MH17 final report to be published in October
Updated: 2015-07-16 21:45
An armed pro-Russian separatist stands on part of the wreckage of the Malaysia Airlines Boeing 777 plane after it crashed near the settlement of Grabovo in the Donetsk region, in this July 17, 2014 file picture.[Photo/Agencies]
THE HAGUE -- The final report of the investigation into the crash of flight MH17 which was shot down while en route from Amsterdam to Kuala Lumpur on July 17, 2014 is expected to be published in the first half of October, the Dutch Safety Board told Xinhua on Thursday.
The board refused to comment on CNN reports saying that the investigation pinned the downing of MH17 on "pro-Russian rebels".
"We follow the rules from the International Civil Aviation Organization (ICAO) when it comes to the investigation," said a spokeswoman of the Dutch Safety Board (Onderzoeksraad voor Veiligheid, or OVV, in Dutch) in a telephone interview with Xinhua.
The Netherlands is leading the international investigation into the crash with accredited representatives from Australia, Malaysia, the Russian Federation, Ukraine, the United Kingdom and the United States.
As the draft final report is confidential, the OVV would not respond to questions regarding it's contents.
However, on Wednesday, CNN cited sources who had seen the draft report that "evidence points to pro-Russian rebels as being responsible for shooting down MH17."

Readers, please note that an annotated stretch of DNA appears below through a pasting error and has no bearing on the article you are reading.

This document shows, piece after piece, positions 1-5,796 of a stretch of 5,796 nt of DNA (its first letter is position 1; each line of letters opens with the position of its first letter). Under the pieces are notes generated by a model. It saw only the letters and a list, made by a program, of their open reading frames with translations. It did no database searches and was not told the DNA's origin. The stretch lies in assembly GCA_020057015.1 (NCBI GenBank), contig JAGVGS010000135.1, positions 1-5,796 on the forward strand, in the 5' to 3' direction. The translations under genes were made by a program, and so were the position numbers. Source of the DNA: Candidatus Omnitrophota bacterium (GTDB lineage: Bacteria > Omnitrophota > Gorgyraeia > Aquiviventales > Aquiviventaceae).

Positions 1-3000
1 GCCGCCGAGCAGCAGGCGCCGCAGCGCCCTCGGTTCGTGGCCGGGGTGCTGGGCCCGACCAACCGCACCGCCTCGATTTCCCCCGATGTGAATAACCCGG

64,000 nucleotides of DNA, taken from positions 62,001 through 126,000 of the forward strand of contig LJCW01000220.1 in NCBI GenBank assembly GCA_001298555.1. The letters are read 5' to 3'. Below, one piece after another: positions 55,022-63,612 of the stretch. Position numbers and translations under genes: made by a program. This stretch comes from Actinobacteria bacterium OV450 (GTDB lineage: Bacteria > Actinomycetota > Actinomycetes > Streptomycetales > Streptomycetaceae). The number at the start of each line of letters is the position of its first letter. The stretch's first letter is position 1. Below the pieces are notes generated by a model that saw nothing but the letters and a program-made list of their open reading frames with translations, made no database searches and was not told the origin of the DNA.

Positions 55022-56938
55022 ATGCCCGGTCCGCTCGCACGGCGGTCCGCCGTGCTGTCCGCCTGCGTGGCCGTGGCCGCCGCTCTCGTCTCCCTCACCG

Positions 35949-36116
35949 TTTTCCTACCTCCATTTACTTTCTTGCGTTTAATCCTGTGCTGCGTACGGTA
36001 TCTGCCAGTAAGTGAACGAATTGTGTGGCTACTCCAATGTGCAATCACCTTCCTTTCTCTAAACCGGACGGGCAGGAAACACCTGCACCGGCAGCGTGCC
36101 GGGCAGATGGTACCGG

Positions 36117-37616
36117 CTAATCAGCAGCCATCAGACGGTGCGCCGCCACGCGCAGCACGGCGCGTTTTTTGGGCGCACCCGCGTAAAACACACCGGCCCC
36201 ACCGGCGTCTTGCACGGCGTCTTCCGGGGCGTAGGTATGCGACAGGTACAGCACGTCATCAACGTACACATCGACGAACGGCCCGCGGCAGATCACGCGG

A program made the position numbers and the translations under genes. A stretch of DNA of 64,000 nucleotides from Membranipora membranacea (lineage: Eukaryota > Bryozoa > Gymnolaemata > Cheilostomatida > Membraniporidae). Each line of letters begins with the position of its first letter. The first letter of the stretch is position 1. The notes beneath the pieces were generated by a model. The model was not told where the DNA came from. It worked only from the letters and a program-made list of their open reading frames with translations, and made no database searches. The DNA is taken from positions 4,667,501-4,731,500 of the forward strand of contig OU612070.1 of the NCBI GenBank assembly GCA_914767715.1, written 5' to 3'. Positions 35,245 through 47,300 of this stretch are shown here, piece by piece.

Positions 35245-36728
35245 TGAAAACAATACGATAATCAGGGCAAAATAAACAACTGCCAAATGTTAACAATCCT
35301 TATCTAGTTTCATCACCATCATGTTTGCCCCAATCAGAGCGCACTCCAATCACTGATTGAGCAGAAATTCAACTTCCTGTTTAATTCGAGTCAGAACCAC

According to the sources cited by CNN, the report states a Buk missile (a Russian surface-to-air missile) was launched from a village in rebel-controlled territory.
The report is also said to pin some blame on Malaysia Airlines because it did not review other countries' warnings and was unaware of conflict zones that other airlines were avoiding.
A total of 298 people, 196 of them Dutch, were killed after the commercial passenger plane crashed in the Donetsk area of east Ukraine.
A preliminary report published last September said the plane "broke up in the air probably as the result of structural damage caused by a large number of high-energy objects that penetrated the aircraft from outside".
In addition to the international investigation into the cause of the crash, the OVV is also investigating the decision-making process pertaining to safety when determining flight routes, as well as the availability of passenger information.